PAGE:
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Kari Dart and John Corelli from the new Ontario Serious Fraud Office.

Tijana Martin/The Globe and Mail

The Ontario government has quietly launched an initiative intended to solve a problem that has vexed Canadian law enforcement: the successful prosecution of complex, white-collar crimes.

With little fanfare, the province has created what it is calling the Serious Fraud Office (SFO), with a structure that is novel to Canada: teaming up investigators and prosecutors and dedicating them to financial crimes that are too sprawling for any one municipal police force to handle.

The basis for the new law-enforcement office is a confidential 2015 report by former Ontario Court of Appeal judge Stephen Goudge. The government has barred the release of Mr. Goudge’s report, but his conclusions were based on months of interviews with investigative agencies around the world, including the famed U.S. Department of Justice office in the Southern District of New York. That agency has been responsible for some of the most high-profile prosecutions in recent history, including a sweeping crackdown on Wall Street insider trading and the 2018 guilty plea of U.S. President Donald Trump’s former lawyer and fixer Michael Cohen.

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The launch of the SFO also comes on the heels of British Columbia’s efforts to crack down on money laundering, which British Columbia Attorney-General David Eby has characterized as a “crisis.” The province is set to launch a public inquiry into money laundering next year.

Ontario’s office, however, will investigate an array of financial crimes, not just money laundering but large-scale fraud and corruption. It was created to fix long-standing issues with how the government combats such crimes, the two officials in charge of the initiative said in an interview.

“There is an urgent need for us to create an office like this,” said Ontario Provincial Police Superintendent Kari Dart, the director of investigations for the SFO, who oversees it with its chief counsel, Crown attorney John Corelli.

One of the primary goals is to bridge gaps between investigators and prosecutors, which Supt. Dart and Mr. Corelli say will prevent cases from languishing and forcing judges to throw them out because of unconstitutional court delays. Unlike a traditional police investigation, the SFO’s structure means prosecutors will be heavily involved from the outset of a case, rather than being handed stacks of evidence only after police have decided to lay a criminal charge. This collaboration is partly an effort to address the Supreme Court’s R. v. Jordan decision, which requires accused criminals to be tried within 30 months when facing charges in superior court.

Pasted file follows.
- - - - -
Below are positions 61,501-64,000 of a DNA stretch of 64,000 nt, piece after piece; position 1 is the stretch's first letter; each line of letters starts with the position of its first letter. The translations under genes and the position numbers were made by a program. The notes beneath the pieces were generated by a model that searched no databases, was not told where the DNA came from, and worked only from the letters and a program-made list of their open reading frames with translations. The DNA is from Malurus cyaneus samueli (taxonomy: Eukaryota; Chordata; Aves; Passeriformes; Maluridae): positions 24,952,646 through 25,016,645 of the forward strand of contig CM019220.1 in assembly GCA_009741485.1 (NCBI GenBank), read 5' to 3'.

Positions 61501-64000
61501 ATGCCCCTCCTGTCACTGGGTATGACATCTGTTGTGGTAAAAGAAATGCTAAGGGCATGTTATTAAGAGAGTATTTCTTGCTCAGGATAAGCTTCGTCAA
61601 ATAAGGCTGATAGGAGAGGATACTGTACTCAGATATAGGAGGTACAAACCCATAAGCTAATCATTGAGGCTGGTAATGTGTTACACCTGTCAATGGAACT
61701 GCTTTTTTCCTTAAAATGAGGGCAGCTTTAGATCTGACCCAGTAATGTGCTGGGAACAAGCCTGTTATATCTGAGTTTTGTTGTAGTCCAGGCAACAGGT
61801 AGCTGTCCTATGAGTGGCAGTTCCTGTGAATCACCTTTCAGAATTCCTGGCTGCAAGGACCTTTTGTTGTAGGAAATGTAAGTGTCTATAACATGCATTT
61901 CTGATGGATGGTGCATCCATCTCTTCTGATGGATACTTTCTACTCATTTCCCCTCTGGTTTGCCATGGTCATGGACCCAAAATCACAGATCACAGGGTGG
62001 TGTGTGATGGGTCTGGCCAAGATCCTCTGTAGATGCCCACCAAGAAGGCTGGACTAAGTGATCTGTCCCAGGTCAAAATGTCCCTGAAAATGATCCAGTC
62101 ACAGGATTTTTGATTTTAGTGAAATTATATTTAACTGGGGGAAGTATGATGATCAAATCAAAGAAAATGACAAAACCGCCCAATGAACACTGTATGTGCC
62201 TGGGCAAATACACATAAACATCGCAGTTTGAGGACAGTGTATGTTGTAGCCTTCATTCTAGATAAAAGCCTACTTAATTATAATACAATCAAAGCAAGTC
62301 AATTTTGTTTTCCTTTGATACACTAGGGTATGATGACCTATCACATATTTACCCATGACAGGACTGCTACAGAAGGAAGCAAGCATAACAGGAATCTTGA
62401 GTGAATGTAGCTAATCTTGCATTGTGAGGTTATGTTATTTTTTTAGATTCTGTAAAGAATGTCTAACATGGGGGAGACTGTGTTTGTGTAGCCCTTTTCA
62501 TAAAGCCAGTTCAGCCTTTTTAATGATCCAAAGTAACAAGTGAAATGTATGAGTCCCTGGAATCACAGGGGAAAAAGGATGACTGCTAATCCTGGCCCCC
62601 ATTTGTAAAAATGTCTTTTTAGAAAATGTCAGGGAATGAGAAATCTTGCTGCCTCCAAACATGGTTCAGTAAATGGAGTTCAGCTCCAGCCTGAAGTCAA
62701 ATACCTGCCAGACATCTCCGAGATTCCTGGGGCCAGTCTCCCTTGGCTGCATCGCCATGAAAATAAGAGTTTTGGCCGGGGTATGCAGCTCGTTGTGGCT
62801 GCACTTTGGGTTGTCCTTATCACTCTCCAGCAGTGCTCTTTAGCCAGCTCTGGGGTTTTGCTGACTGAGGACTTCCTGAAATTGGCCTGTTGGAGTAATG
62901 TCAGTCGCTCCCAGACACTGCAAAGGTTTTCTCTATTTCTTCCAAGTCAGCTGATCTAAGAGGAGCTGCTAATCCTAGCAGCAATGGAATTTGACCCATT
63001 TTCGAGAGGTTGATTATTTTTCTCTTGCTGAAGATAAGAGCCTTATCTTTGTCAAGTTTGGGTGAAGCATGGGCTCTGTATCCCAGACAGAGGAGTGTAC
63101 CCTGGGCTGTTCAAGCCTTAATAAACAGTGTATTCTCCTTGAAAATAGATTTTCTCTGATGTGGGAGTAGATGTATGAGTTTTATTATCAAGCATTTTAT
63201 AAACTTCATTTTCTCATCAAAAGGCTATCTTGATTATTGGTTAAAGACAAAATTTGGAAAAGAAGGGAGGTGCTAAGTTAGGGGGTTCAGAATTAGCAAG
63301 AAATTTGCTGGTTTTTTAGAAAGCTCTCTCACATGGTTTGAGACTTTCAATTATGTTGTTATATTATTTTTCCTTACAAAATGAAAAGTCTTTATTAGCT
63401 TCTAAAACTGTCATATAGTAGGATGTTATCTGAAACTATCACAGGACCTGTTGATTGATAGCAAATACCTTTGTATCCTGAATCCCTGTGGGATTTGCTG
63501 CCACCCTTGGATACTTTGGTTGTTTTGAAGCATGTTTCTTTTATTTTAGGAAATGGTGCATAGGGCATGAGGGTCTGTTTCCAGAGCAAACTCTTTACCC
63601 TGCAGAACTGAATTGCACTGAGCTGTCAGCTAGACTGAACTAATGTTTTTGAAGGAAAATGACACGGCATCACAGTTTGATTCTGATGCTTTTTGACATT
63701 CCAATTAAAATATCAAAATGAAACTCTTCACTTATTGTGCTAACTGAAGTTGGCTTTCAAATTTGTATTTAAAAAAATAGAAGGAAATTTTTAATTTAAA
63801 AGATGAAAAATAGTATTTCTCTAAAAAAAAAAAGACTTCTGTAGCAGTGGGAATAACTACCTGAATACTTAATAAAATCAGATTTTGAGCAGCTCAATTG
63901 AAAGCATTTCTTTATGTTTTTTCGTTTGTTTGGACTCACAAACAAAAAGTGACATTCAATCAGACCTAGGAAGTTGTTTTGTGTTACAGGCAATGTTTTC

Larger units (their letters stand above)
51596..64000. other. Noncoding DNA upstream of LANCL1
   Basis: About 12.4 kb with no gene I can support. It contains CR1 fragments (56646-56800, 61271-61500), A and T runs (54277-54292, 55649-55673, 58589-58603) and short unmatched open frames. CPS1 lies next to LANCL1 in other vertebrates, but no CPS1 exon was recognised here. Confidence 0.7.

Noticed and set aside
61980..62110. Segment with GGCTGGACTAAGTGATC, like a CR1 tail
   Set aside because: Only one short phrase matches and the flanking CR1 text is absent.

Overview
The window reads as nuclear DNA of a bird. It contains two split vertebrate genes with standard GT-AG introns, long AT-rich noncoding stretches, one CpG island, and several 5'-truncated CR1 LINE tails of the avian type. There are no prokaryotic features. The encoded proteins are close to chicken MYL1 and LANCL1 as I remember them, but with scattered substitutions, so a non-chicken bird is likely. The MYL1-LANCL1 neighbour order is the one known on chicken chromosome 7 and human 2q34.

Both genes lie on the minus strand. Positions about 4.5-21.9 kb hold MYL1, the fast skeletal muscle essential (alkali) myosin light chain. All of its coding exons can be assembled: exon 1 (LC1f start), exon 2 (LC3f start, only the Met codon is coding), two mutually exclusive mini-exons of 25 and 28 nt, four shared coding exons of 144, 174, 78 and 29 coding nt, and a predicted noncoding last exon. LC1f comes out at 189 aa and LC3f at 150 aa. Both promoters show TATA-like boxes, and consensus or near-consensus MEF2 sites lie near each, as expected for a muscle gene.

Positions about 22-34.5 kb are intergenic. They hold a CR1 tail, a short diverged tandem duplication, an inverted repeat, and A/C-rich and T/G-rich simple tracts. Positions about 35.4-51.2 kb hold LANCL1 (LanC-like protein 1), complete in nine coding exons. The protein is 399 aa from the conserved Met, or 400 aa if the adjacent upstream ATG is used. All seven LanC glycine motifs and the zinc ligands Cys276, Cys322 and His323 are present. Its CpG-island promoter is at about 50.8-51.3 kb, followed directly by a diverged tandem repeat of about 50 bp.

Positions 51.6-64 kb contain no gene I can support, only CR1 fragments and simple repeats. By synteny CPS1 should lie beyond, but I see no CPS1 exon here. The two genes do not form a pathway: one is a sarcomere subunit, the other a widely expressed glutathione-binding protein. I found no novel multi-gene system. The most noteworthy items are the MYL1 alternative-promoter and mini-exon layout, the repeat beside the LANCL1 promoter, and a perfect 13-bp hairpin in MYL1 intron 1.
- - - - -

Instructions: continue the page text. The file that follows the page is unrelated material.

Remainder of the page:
The SFO is also designed to thwart an issue common to most police departments: the frequent shifting of resources away from fraud units whenever police are confronted with a more pressing public-safety issue, such as a threat of terrorism. Although the office has many police officers, they are independent of the police force from which they came and report to the leadership of the office. Mr. Corelli said this “ring-fencing” ensures that investigators are able to immerse themselves in their cases without worrying about being reassigned.

“We have been given … space to work more within our sphere," Mr. Corelli said. “Which means we can focus on that instead of being dragged out to other duties, which is a recipe for failure.”

Over the past few decades, a number of high-profile white-collar cases in Ontario have concluded in acquittals. In some cases of well-established deception in the capital markets, no individuals have been charged criminally at all. In 2013, three former executives of Nortel, the telecommunications giant that collapsed in bankruptcy, were acquitted of fraud charges after an Ontario Superior Court judge rejected a Crown theory that they had inflated the company’s books in order to manufacture millions of dollars in bonuses for themselves. Similarly, in 2010, six former executives of Royal Group Technologies were found not guilty of improperly pocketing millions of dollars from a land sale.

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In other well-known stock-market cases – such as those of Bre-X Minerals Ltd. and Sino-Forest Corp., in which the assets behind those publicly traded companies were found to be highly exaggerated – not a single person involved was charged under the Criminal Code. Executives at both companies were pursued, instead, under Ontario’s less-punitive securities laws.

Fraud experts in the private sector have praised the creation of the office. The automobile-insurance industry has lobbied for years for such a dedicated team, although Mr. Corelli and Supt. Dart stressed that the SFO’s focus is much wider than car-insurance fraud.

“It is a step in the right direction,” said Peter Dent, a partner and forensic specialist at Deloitte. “White-collar crime investigations are both complex and lengthy. Specialization and long-term experience of both prosecutors and the investigators will be critical to success.”

As part of its mandate, the office is also designed to hit fraudsters in the place they value most: their pocketbooks. The office employs specialists in seizing the proceeds of crime who will be assigned to every case the office opens, Supt. Dart said. (She would not say how many active investigations the office has open at this time.)

“Part of our strategy is if there were assets obtained through … crimes, we’re going after that,” she said.

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